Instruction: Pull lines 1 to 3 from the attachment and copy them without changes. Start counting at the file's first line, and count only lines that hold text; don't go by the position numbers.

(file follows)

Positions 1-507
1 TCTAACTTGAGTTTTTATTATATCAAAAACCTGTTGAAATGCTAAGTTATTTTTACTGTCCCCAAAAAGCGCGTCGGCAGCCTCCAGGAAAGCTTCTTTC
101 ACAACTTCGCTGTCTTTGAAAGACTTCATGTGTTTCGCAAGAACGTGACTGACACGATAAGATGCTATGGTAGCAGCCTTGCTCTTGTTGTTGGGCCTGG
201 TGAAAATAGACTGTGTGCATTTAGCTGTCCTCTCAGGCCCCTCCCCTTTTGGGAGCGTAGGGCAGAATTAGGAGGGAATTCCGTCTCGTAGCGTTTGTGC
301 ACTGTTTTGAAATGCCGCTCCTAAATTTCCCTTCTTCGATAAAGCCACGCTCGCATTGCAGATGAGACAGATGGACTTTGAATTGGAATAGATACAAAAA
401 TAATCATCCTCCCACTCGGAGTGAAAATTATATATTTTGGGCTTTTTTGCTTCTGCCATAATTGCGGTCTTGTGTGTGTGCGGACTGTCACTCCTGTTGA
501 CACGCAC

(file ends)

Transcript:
Positions 1-507
1 TCTAACTTGAGTTTTTATTATATCAAAAACCTGTTGAAATGCTAAGTTATTTTTACTGTCCCCAAAAAGCGCGTCGGCAGCCTCCAGGAAAGCTTCTTTC
101 ACAACTTCGCTGTCTTTGAAAGACTTCATGTGTTTCGCAAGAACGTGACTGACACGATAAGATGCTATGGTAGCAGCCTTGCTCTTGTTGTTGGGCCTGG